In all honesty, it may seem an unusual book for us to be reviewing on the Sophia website. It does not speak of women in leadership. It quotes John Piper a little too often and is rooted very firmly in the everyday llife of a Canadian woman who sees her highest calling to be that of serving her husband and her children.
But let me nail my colours firmly to this mast: I loved this book! As life has journeyed through the days of 2011 and 2012 I have found it to be a significant travelling companion. And once again this Christmas time it will be wrapped, ribboned and gifted along with a notebook in which to begin writing thanks, to one of the few friends I have remaining who have not already
received a copy!
With an unusual, distinctive, poetic style of writing – reminiscent of the quirky, playful, grammar of the poet Emily Dickinson – Voskamp has a style of writing prose that is all her own. Within moments of glancing down the first page you will know if her style resonates. I think it would be fair to say that you will either love it or not…
‘A glowing sun-orb fills an August sky the day this story begins, the day I am born, the day I begin to live.
And I fill my mother’s tearing ring of fire with my body emerging, virgin lungs searing with air of this earth and I enter the world like every other person born enters the world: with clenched fists.
From the diameter of her fullness. I empty her out – and she bleeds. Vernix- creased and squalling, I am held to the light.’
Probably due to its unexpected use of grammar and language and its distinctly pretty, occasionally jarring prose that at times becomes poetry as well as the fact that it is steeped in the day to day life of a farming family and home schooling ‘mama’, One Thousand Gifts has been critiqued as a book for women. I could not disagree more. With themes deeply rooted in Scripture and thoughts inspired by Charles Spurgeon, Jonathan Edwards, Henri Nouwen, Brother Lawrence, Teresa of Avila, Annie Dillard, Brennan Manning and Dallas Willard to name but a few, Voskamp’s carefully chosen words become
tender sentences that carry the weight of the world; invoking the neither male or female themes of suffering, gratitude and joy.
Voskamp’s story begins with the deeply tragic death of her two-year-old sister, who was knocked over by a delivery truck driver who simply did not see her, as she played. ‘In November light, I see my mother and father sitting on the back porch step rocking her swaddled body in their arms…Blood seeps through that blanket bound. I see that too, even now. Memory’s surge burns deep.’
How, ‘can there be a good God?’ The question that her life had felt bound by, ‘when a crib lies empty through long nights, and bugs burrow through coffins? Where is God, really? How can He be good when babies die, and marriages implode, and dreams blow away, dust in the wind? Where is grace bestowed when cancer gnaws and loneliness aches and nameless places in us soundlessly die, break off without reason, erode away.’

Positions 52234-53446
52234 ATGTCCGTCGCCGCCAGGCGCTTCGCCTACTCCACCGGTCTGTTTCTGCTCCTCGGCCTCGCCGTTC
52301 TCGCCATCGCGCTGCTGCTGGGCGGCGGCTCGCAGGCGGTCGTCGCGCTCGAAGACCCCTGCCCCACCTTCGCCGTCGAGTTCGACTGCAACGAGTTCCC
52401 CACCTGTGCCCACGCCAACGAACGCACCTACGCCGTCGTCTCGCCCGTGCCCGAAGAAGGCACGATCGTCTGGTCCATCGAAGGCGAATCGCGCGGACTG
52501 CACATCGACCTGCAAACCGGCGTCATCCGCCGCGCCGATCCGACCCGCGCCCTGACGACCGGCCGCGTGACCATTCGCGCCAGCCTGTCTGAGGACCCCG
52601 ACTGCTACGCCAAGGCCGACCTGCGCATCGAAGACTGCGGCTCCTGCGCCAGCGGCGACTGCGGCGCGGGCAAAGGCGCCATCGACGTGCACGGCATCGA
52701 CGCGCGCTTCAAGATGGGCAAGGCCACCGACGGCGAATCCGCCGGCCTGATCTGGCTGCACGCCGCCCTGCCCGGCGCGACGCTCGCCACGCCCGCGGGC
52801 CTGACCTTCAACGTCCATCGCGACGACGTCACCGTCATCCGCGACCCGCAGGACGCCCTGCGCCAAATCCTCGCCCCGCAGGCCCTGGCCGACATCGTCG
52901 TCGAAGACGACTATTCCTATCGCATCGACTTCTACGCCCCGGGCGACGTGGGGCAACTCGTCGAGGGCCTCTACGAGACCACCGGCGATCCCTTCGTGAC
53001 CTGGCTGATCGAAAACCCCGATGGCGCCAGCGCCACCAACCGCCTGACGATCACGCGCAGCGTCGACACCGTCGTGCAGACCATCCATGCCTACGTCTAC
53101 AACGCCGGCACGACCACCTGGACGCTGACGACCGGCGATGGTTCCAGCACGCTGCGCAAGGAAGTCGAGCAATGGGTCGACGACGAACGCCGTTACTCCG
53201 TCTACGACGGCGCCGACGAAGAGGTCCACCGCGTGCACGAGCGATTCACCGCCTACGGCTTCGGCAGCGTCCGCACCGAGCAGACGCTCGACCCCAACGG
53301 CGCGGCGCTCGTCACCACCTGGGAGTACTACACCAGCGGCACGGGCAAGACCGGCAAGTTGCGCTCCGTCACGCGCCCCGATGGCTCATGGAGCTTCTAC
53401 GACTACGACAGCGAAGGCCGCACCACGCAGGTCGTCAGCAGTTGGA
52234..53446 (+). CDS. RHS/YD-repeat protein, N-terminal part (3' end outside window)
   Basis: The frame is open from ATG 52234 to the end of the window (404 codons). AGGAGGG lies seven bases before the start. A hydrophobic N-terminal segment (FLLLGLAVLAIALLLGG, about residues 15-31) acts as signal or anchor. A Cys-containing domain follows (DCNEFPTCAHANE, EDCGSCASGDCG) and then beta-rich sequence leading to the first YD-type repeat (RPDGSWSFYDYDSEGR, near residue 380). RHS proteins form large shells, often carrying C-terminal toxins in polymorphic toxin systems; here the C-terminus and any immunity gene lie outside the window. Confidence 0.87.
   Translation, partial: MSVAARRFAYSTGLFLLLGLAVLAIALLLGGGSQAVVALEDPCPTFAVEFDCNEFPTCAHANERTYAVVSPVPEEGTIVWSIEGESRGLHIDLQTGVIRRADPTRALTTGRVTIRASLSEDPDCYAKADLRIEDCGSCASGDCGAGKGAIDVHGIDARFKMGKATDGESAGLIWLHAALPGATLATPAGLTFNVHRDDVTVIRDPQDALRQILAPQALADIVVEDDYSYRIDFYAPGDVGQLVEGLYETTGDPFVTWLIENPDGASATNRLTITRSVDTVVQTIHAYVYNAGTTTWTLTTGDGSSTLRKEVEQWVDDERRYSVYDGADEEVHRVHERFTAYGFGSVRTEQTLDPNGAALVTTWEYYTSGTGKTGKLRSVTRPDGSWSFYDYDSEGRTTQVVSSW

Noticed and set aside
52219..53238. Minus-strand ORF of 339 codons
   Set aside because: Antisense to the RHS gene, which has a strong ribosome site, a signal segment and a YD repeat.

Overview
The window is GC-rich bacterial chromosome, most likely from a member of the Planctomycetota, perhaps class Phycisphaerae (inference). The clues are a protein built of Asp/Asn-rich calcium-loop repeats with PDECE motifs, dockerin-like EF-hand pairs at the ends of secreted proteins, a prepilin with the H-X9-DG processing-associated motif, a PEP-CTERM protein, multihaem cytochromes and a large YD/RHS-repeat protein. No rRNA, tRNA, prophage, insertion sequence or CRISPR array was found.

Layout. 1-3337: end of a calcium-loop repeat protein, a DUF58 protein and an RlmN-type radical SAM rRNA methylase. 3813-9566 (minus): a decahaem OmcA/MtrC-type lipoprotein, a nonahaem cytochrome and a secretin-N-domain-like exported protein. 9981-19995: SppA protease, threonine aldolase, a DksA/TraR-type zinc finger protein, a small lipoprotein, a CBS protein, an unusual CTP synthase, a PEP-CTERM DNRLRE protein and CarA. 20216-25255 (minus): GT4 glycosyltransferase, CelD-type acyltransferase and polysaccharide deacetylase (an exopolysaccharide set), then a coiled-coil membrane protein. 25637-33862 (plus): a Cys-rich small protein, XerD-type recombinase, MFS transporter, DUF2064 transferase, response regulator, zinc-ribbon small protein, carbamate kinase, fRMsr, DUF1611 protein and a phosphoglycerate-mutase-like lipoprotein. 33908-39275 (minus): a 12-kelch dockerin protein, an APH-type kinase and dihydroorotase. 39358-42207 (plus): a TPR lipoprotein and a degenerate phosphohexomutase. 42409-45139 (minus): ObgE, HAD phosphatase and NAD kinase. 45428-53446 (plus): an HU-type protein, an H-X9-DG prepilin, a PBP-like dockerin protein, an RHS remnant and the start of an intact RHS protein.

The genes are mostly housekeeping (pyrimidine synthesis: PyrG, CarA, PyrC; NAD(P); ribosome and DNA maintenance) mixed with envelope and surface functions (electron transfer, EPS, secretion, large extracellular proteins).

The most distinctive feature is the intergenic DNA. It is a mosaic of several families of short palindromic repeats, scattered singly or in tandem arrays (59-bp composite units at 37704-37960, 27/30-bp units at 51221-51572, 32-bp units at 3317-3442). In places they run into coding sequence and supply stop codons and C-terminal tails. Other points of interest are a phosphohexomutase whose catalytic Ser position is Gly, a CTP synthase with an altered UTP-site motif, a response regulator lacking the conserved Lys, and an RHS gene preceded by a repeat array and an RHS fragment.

To cut an acutely vulnerable and penetratingly personal story of 227 pages very short, Voskamp discovers in her Jacobesque wrestle with the questions of suffering and the elusive search for joy that many of the answers lay in a shift of position; a shift from ingratitude to gratitude.
She names it Eucharisteo – the Greek word for Thanksgiving.
Encouraged by a friend, she begins to list one thousand gifts of God’s grace that she sees in the here and now: ‘1.Morning shadows across the old floors; 2.jam piled high on the toast; 3.cry of blue jay from high in the spruce’.
This list – in all its childlike simplicity – begins to change her. ‘In eucharisteo, I count, count, count, keeping the beat of His song, the love song He can’t stop singing, the long song of longing. That he sings love over me?...Crazy, I know, but until eucharisteo had me write the graces on paper, in my own handwriting, until it alerted my mind to see the graces in the details of my very own life, I hadn’t really known. With every grace, He sings, “You are precious to me. You are honoured and I love you.” (Isaiah 43:4)’
Practicing the spiritual discipline of thankfulness awakened her to God in a way that she had not known before. And so she encourages her reader to pick up a pen and begin to scratch out their own list of one thousand gifts.
One Thousand Gifts by Ann Voskamp was my number one…
This Christmas time we have a copy of One Thousand Gifts to give away. If you would like to receive it please tell us which book has been especially inspirational to you this year in the comments below. We will select a winner randomly in the age-old tradition of pulling a name out of a hat. Happy Christmas!